The Less You Say: An initial study of gender coverage in sports on Twitter
The above quote, from the Federation Internationale de Ski (International Ski Federation), is a telling example of how attitudes toward female athletes still remain centered around one theme: looks. For many years, girls were generally not encouraged to participate in sports, because sports were deemed to be masculine. Femininity was not a trait associated with any aspect of sport or athleticism. Clasen (2001) argued that, since sports are a typically masculine social environment, women end up having to showcase their feminine qualities rather than their athletic ability. Even after the success of female athletes in the 1996 Summer Olympic Games (in which the U.S. women won more medals than the U.S. men), their presence in American sports media continued to be underrepresented and they were shown in stereotypical and traditional ways, focusing on their femininity rather than their athletic ability. The mass media can have signiﬁcant impacts on the thoughts and ideas of indivi-
duals. Kane (1988) stated, “The mass media have become one of the most powerful institutional forces for shaping values and attitudes in modern culture” (pp. 88-89). This idea was reinforced again with the argument that media are a driving force in the determination of what is right and important within society (Greenburg & Hier, 2001; Kane, Traub, & Hayes, 2000). The theory of hegemonic masculinity
(Duncan & Brummett, 1993) explains how males are framed as the dominant group in athletics through various displays including air time, story count, and photographic images (Hardin, Chance, Dodd, & Hardin, 2002; Messner, 1988). This framing may result in a belief that women are not as important in the area of sports because of their lesser exposure in the media. Real (2006) stated the World Wide Web has become an ideal medium for sports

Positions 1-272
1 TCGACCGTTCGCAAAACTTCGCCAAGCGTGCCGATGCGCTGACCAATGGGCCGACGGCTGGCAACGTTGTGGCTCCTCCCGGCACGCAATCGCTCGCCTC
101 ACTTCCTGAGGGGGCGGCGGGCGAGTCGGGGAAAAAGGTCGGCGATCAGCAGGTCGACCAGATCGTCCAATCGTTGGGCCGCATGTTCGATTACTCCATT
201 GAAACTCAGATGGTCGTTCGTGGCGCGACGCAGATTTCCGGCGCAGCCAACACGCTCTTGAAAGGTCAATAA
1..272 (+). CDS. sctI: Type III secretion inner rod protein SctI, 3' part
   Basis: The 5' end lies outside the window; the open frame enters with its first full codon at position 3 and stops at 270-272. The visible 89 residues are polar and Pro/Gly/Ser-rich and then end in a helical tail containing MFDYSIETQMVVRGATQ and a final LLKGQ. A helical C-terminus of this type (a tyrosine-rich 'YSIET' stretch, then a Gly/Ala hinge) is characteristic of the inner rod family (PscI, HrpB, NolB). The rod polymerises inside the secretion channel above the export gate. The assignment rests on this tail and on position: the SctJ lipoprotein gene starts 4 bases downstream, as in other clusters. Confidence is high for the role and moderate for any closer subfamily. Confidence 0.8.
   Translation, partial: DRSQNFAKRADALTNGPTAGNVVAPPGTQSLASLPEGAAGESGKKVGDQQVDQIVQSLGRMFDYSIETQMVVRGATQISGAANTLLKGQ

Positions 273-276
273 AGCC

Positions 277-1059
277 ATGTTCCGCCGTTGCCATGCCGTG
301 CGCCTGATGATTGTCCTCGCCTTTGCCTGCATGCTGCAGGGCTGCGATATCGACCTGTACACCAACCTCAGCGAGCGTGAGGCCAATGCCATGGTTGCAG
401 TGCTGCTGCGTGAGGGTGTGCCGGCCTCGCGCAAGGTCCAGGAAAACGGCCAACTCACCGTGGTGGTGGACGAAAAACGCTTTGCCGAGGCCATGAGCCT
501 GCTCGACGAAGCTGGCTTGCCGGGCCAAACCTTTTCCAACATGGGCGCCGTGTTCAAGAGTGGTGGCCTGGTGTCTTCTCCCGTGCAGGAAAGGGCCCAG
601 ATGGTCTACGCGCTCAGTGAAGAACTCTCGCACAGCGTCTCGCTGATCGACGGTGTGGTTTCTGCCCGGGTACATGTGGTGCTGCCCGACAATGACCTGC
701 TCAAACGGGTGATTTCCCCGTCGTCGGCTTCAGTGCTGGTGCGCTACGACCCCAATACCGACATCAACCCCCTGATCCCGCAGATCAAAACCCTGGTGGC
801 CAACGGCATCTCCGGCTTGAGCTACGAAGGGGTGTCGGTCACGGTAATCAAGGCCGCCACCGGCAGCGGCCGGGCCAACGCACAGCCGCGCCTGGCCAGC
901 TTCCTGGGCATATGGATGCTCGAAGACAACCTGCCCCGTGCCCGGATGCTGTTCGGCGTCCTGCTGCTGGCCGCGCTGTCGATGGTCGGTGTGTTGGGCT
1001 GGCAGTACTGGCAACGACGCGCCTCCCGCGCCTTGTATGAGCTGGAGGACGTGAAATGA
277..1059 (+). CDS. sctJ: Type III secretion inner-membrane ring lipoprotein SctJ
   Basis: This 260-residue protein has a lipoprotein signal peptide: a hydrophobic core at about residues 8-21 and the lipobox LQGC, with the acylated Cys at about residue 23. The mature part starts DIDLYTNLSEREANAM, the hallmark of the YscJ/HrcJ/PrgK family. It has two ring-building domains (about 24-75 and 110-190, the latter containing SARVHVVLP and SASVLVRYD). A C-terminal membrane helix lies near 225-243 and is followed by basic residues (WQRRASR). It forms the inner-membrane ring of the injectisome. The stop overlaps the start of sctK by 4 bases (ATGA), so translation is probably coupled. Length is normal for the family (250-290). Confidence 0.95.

fans because of its accessibility, interactivity, speed, and multimedia content. Social networking and social media are changing the way individuals receive information; in fact, Twitter, the microblogging social networking tool, was said to lead the pack in breaking news (O’Conner, 2009). The purpose of this study is an initial examination of the social media platform
Twitter, to determine if gender coverage of women changes to a level more equivalent to their male counterparts. Traditional media platforms are limited by constraints of space, time and money; the only restriction within Twitter is a limit on how long each individual tweet should be (140 characters). The question arises as to whether or not traditional media biases, with respect to gender, will continue to exist on a new media platform not limited by the same constraints.